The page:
Finding the right filter is like choosing candy. Innovating a tailored preset (a set of photoshop actions to auto-edit a collection of photos) is like baking homemade cookies on a wintry evening (forgive my clich├ęs, I’m having a moment). When I’m done, I show my models the photos before anyone else, to garner some opinion, which is usually (but not always) positive. It is understandable that due to the nature of my aesthetic, my models get a bit weary of the outcome of the shoot as I do their makeup in production, because at times it is borderline…alien. Quite frankly, I think some of my best works have come out of allowing improvisation to take its course and I divested so much from my initial sketches that I created a completely different look. So it is rewarding to see the remarkable reactions of my models after they go through the processed photographs of themselves.

Often, they start off pleasantly surprised, followed by a humbled expression such as, “Oh, is that really me?” “I actually look like a model!” and “I can’t believe how good this looks.” My theory of where this gratitude comes from can be explained with an analogy. For a girl who walks around day to day without makeup, the one morning she decides to put on some eyeliner and lipstick, people take notice of the accentuation on her features. Sometimes this helps increase her self-confidence and sometimes it doesn’t make a difference. Then the one-day I decide to go to the extreme and paint on her face, does she finally notice something different about herself. How her cheekbones are defined, how her eyelashes frame the eyes better than falsies do, or howthe shape of her face presents a stunning profile when photographed from an awkward angle. We stare at the mirror everyday, blind to the details in our faces that make us unique and wonderful. Words can’t always show us that these little things exist. We have to discover it ourselves.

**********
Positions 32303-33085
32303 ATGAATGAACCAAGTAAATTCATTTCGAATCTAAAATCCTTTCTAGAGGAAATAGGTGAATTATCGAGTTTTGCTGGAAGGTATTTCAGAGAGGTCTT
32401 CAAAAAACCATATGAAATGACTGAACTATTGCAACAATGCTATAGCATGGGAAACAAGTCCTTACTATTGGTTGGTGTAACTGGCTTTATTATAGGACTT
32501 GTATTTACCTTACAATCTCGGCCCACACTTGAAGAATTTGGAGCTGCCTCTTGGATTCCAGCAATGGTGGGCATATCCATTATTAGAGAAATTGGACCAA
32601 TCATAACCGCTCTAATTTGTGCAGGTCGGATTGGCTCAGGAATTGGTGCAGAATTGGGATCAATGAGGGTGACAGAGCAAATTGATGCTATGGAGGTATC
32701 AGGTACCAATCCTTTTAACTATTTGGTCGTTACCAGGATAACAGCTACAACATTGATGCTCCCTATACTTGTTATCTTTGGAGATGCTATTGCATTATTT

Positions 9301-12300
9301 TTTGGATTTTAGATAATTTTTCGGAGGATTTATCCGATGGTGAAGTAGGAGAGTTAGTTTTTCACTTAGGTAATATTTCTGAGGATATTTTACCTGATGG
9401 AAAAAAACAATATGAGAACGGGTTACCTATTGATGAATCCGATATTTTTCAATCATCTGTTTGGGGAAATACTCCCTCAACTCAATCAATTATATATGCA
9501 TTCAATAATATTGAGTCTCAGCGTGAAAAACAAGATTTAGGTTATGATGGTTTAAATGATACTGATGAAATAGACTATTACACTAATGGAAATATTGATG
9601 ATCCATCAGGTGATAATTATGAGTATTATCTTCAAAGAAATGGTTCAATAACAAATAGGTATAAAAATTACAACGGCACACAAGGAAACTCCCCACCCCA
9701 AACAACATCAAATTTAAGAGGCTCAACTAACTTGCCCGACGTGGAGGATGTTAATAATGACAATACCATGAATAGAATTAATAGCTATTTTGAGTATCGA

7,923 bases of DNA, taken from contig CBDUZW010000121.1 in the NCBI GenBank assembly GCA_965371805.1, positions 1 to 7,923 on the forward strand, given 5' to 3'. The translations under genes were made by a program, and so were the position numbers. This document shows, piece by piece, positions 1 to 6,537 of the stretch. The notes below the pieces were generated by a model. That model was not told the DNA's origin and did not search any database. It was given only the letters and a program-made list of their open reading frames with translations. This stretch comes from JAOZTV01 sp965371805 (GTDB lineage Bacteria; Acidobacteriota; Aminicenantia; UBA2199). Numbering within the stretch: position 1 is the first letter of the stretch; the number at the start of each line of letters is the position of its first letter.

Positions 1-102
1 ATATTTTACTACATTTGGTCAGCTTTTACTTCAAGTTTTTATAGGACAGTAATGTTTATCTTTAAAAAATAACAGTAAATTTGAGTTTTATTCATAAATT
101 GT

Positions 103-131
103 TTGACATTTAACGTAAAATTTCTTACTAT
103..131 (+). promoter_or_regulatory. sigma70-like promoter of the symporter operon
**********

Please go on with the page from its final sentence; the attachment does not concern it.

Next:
Now, I must admit the many flaws in my work. I will tell you that I cannot, for my life, draw symmetrically on a face, or on paper for that matter. I failed when I tried to practice ambidexterity in order to get better at painting myself. I will confess that I don’t know everything about creams and powders as a makeup artist is expected to. My photoshop skills save my amateurish photography skills. I’m just lucky I have a nice camera. Sure, through practice, I can look at a photo and know what looks good, what angles to avoid in modeling, how to hide the fat rolls, the double chin and how to crop, adjust or cover blemishes that I couldn’t hide with makeup. From the editing process, I can pull together a professional editorial with my favorite avant-garde style makeup (or full-blown non-fashion-related body art) inspired by paradoxical, abstract and/or literal concepts. But I compensate where I can for the lack of skills, which many self-taught artists experience. I am still learning the techniques and experimenting on my own. However the biggest benefit gained from all this is learning how to appreciate living in the ‘now’ and finding meditation in what I love to do.

With love, 

Tuesday, November 25, 2014

Makeup Tutorial: Edge and Elegance Look


Start with a clean, bare face.
Apply foundation a slight shade lighter than the model’s skin tone for areas that want to be highlighted and darker around areas that need to be shadowed i.e. under the cheekbones, sides of the face, under the jaw line. This is very soft contour without using contrasting highlights and shadow cream makeup.

 Olive tan and golden spice were the most versatile color for a variety of skin tones.


Fill in the eyebrows with a shade of brown that matches your own eyebrows. Then apply a smokey eye effect.


Begin to pattern the face at the top middle section of your face.
Concentrate on making big swirls, making some lines thicker and thinner. Be careful to wait until the drawings are dry as you work your way down because I have, on many occasions, been frustrated by accidental smudging of my palm on her forehead. 

I used this fine liquid eyeliner to draw the lines. 


Keep continuing the swirls down the side of her neck and over one shoulder until you get the desired effect.

That’s all! This is the final result:

To see the full shoot of this look, click here or the photo above.

Thanks for reading!

Monday, November 24, 2014

Pattern Series: Clashing Lines

Edge and Elegance ii

modeled by pia weber
makeup, hair & photography by cindy chen

~ Pixels of jewels find consonance in the amity of blurred edges. ~